The Second Battle of Fort Bowyer was the first step in a British campaign against Mobile, but turned out to be the last land engagement between British and American forces in the War of 1812. However, hostilities between land and naval forces did not end until late March, following the American capture of HMS Cyane, HMS Levant and HMS Penguin from mixed crews of Royal Navy sailors and Redcoats of the Royal Marines.
After the unsuccessful British attack in September 1814, American General Andrew Jackson, recognizing Fort Bowyer's strategic importance, ordered the fort strengthened.[Note 9] Now its garrison comprised 370 officers and men of the 2nd Infantry Regiment, and Jackson proclaimed "ten thousand men cannot take it".
Still, British General John Lambert decided to attack Mobile again. The British troops came from the 4th, 21st (Royal North British Fusiliers), and 44th, who had fought at New Orleans. The commander of the naval forces was Captain T.R. Rickets of the 74-gun third-rate, HMS Vengeur. Captain Spencer of the Carron was among the sailors landed near Mobile, and was second in command of the naval party. The bomb vessels Aetna and Meteor were present during the siege of Fort Bowyer in February 1815.
When the British captured the fort, they discovered that it mounted three long 32-pounders, eight 24s, six 12s, five 9s, a mortar, and a howitzer. However, Fort Bowyer's weakness was its vulnerability to an attack from the landward side.
The British campaign began with an investiture of Fort Bowyer. On 8 February, Lambert landed a force of around 1,000 men seven miles east of the fort.:365 The Royal Engineer Colonel Burgoyne surveyed the fort and decided on the method of attack. That night a 100 yard parallel was dug, at the loss of 10-12 men, which in the morning was occupied by soldiers who kept up such a musket fire on the fort that the enemy could not make any effectual reply.:366
The next night the parallel was extended and the following night four batteries were completed. The troops brought with them four 18-pounder cannons, two 8-inch howitzers, three 5½-inch and two 4.4-inch mortars. In addition to these eleven conventional artillery pieces, HMS Tonnant landed Lieutenant John Lawrence's 25-man detachment of Royal Marine Artillery with several Congreve rocket launchers, two 6-pounder rockets, and a hundred 12-pounder rockets. While they were constructing their siege works, the British forces endured constant American fire and took light casualties, but continued undeterred. Once their guns were in place, the British were ready to launch a devastating artillery attack on the now vulnerable fort.
On February 12 after a barrage of artillery, Lambert, under a flag of truce, called on the fort to surrender. He demanded that Major Lawrence accept British terms to prevent the needless slaughter of his men. Lawrence acquiesced, surrendering Fort Bowyer after having withheld the siege for five days. An alternative history from British sources explains that on 11 February, before opening fire, Lambert called upon the fort to surrender. After negotiations, it was agreed that the Americans would leave as prisoners of war the following morning. The Governor begging for the delay "as so many of his men had got drunk". This was agreed to, with the gate of the fort moving to British control on 11 February.:366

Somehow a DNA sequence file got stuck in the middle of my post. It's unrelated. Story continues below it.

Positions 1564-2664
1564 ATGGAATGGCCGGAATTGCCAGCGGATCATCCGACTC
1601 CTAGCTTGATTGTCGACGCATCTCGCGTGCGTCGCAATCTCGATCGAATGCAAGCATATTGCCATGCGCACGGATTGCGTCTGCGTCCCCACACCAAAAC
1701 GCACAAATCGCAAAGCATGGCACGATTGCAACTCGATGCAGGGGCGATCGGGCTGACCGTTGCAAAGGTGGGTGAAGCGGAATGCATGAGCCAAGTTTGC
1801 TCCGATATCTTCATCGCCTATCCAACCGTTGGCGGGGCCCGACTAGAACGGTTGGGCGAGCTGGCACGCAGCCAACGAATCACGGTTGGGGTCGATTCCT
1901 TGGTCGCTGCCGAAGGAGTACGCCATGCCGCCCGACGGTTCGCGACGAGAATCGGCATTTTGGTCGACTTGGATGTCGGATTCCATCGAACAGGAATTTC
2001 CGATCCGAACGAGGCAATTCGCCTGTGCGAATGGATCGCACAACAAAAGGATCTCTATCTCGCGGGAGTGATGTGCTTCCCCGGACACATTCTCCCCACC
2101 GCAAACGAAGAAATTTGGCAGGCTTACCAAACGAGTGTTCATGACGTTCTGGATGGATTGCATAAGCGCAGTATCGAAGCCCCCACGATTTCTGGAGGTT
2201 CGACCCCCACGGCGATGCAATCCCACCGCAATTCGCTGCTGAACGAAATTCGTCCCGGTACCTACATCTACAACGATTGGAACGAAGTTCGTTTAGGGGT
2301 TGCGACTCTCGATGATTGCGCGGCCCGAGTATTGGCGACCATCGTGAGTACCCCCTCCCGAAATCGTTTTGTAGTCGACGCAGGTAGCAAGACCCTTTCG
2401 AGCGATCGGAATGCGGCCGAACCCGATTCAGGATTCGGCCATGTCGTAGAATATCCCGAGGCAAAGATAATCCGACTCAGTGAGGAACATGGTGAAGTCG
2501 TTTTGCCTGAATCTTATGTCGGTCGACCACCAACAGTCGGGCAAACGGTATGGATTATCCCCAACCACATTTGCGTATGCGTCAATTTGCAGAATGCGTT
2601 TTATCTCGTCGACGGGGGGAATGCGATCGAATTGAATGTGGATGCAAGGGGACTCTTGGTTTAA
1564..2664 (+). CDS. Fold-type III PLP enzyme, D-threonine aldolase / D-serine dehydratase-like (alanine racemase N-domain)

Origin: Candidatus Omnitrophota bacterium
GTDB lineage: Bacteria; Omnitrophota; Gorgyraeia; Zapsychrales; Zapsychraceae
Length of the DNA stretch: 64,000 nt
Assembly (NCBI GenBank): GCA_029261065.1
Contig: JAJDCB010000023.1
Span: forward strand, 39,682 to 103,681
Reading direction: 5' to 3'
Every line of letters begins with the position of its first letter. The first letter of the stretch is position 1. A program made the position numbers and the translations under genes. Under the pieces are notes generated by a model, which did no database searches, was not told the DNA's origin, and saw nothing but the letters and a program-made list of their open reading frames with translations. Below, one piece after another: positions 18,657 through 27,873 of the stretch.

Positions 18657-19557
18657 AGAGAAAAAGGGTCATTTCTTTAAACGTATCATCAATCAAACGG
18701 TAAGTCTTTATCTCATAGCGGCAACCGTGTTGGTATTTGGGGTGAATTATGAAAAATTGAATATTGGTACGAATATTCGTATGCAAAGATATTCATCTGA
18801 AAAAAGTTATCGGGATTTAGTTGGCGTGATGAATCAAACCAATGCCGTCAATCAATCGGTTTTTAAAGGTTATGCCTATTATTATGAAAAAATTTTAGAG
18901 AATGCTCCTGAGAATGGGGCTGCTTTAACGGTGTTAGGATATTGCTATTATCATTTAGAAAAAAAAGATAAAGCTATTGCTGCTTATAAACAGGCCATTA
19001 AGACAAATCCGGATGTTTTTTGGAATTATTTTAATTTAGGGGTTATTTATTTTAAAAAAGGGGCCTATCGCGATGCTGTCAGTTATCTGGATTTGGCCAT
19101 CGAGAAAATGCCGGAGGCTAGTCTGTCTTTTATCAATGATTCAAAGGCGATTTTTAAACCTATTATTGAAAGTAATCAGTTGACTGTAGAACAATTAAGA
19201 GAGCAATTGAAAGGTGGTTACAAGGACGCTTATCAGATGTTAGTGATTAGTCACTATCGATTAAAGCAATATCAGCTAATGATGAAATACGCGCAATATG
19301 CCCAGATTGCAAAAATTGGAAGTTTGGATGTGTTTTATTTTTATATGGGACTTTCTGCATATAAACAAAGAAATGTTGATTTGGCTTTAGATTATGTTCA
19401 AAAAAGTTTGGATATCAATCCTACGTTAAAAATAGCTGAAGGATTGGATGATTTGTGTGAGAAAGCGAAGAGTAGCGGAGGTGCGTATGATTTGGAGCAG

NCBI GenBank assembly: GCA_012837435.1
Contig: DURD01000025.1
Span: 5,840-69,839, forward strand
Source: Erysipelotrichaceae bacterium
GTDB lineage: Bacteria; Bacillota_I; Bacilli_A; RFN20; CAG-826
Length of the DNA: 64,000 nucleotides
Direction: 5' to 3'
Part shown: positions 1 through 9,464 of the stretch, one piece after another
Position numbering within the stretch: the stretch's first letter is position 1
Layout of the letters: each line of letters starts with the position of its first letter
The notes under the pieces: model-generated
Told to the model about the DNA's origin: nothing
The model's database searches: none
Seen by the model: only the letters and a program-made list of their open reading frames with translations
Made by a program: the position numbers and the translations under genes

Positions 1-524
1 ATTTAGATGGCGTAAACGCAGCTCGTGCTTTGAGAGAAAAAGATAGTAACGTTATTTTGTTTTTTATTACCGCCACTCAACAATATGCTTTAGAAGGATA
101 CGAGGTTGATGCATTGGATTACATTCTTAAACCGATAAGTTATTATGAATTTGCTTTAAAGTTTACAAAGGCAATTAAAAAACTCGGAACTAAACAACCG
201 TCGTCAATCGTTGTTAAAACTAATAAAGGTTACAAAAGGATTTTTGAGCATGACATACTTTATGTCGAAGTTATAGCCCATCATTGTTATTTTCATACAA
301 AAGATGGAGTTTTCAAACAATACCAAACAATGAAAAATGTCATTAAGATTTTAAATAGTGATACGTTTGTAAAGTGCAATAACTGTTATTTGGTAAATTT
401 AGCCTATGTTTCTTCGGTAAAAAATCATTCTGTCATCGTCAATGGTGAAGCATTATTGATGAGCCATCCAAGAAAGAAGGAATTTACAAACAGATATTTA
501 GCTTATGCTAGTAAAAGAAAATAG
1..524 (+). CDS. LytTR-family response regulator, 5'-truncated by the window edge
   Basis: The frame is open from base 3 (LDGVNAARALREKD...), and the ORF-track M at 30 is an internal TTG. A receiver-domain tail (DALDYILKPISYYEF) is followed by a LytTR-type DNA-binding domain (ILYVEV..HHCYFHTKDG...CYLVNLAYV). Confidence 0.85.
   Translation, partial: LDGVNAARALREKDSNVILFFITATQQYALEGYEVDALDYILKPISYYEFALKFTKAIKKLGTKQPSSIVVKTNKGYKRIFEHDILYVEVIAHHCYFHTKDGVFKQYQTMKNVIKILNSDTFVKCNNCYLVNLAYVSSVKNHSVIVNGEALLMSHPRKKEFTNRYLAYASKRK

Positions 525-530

With Mobile Bay secured by British warships and Fort Bowyer now under British control, the remaining American forces in the area hurried to Mobile to prepare for the expected onslaught there.
All British plans were cancelled when HMS Brazen arrived on 13 February, carrying news that the Treaty of Ghent had been signed on the previous Christmas Eve. When news of ratification of the Treaty arrived, ending the war, the British withdrew.
Letter from Jackson to the US Secretary of War dated 17 September 1814: 'By the morning report of the 16th, there were present in the fort, fit for duty, officers and men 158.'
Letter from Lawrence to Jackson dated 15 September. 'Our loss is four privates killed and five wounded.'Letter from Lawrence to Jackson dated 16 September. 'Capt Walsh and several men were much burned by the accidental explosion of two or three cartridges. They are not included in the list of wounded hereforeto given.'
|title=(help) Notice dated 30 Oct 1850: "Capt W H Parke is appointed, to take the place of the late Capt Robert Henry"
Sugden, on p291, incorrectly spells his surname as Harvey
Letter from Jackson to the US Secretary of War dated 17 September 1814: 'The land force consisted of 110 marines, and 200 Creek Indians, under the command of captain Woodbine, of the marines, and about 20 artillerists, with one four[sic] and a half inch howitzer...They re-embarked the piece, and retreated by land towards Pensacola, whence they came.'
Journal of a prisoner of the British: 'Sept 15 - The express returns this evening with the news that the marines, 75, and indians, 130, under the command of captain Henry, had landed at the point and had fired four bombs into the fort.. About an hour after night, we heard a great explosion - suppose it to be the fort blown up.'